Behe takes two on the chin

The negative reviews of Behe’s Edge of Evolution continue. Kenneth Miller has a review in this week’s Nature and Richard Dawkins will have one in next New York Times Sunday Book Review (available here for NYTimes Select customers).

From the former:

Behe, incredibly, thinks he has determined the odds of a mutation "of the same complexity" occurring in the human line. He hasn’t. What he has actually done is to determine the odds of these two exact mutations occurring simultaneously at precisely the same position in exactly the same gene in a single individual. He then leads his unsuspecting readers to believe that this spurious calculation is a hard and fast statistical barrier to the accumulation of enough variation to drive darwinian evolution.

It would be difficult to imagine a more breathtaking abuse of statistical genetics....

A mistake of this magnitude anywhere in a book on science is bad enough, but Behe has built his entire thesis on this error. Telling his readers that the production of so much as a single new protein-to-protein binding site is "beyond the edge of evolution", he proclaims darwinian evolution to be a hopeless failure. Apparently he has not followed recent studies ... Instead, he tells his readers that there is just one explanation that "encompasses the cellular foundation of life as a whole". That explanation, of course, is intelligent design.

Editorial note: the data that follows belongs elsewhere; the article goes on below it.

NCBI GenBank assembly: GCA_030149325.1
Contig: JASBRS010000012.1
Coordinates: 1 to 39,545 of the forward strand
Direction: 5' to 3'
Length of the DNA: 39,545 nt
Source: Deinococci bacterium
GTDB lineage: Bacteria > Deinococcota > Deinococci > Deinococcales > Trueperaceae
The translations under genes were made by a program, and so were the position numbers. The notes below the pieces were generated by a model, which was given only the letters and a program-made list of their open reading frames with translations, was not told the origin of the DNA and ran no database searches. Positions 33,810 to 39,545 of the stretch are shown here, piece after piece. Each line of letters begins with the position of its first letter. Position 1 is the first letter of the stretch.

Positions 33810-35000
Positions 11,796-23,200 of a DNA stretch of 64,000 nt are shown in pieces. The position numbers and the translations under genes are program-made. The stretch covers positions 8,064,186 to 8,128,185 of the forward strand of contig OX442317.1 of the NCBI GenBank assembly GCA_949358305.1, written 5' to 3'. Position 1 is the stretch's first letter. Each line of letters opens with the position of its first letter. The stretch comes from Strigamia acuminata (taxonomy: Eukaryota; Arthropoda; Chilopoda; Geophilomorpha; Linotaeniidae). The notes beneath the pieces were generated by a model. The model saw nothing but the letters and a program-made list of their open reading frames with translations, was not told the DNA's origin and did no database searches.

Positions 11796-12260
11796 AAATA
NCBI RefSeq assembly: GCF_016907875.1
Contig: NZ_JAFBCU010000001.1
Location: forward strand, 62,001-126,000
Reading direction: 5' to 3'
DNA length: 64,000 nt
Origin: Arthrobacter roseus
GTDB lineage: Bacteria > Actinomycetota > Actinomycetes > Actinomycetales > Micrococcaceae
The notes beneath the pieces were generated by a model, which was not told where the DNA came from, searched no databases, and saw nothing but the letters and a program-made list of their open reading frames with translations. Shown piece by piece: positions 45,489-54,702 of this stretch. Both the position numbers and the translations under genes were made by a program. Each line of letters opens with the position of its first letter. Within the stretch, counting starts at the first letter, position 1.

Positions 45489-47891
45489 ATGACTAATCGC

From the latter:

If correct, Behe’s calculations would at a stroke confound generations of mathematical geneticists, who have repeatedly shown that evolutionary rates are not limited by mutation. Single-handedly, Behe is taking on Ronald Fisher, Sewall Wright, J. B. S. Haldane, Theodosius Dobzhansky, Richard Lewontin, John Maynard Smith and hundreds of their talented co-workers and intellectual descendants. Notwithstanding the inconvenient existence of dogs, cabbages and pouter pigeons, the entire corpus of mathematical genetics, from 1930 to today, is flat wrong. Michael Behe, the disowned biochemist of Lehigh University, is the only one who has done his sums right. You think?

In related news, Behe has begun to 'respond" to the reviews by Jerry Coyne & Sean Carroll over at his Amazon Author's Blog where - predictably - commenting is disabled.

More like this

Another review of Behe's book, The Edge of Evolution, has been published, this time in Nature and by Ken Miller. This one focuses on Behe's central claim, that he has identified a probabilistic limit to what evolution can do that means no differences above roughly the genus level (and in many cases…
At least one metaphorical wolf, that is: Richard Dawkins reviews The Edge of Evolution (behind the NYT Select paywall, sorry). Again, he focuses on the argument from improbability that is at the heart of Behe's book, and he comes up with a clear counter-example: if Behe were right, the…
Jason Rosenhouse has already noted that Tom Woodward opined that "in the next six to twelve months, Darwinism will go into a steep nose dive as the result of Behe’s new book." How is this "tremendously important" book going to change the landscape of ID? Early indications appear to say ... not at…
Ken Miller has now published his review of Behe's latest. He did an excellent job. I think he really nailed some of Behe's more egregious mathematical errors: Behe, incredibly, thinks he has determined the odds of a mutation "of the same complexity" occurring in the human line. He hasn't. What…

Comments are now open on Behe's reply to Sean Carroll's review.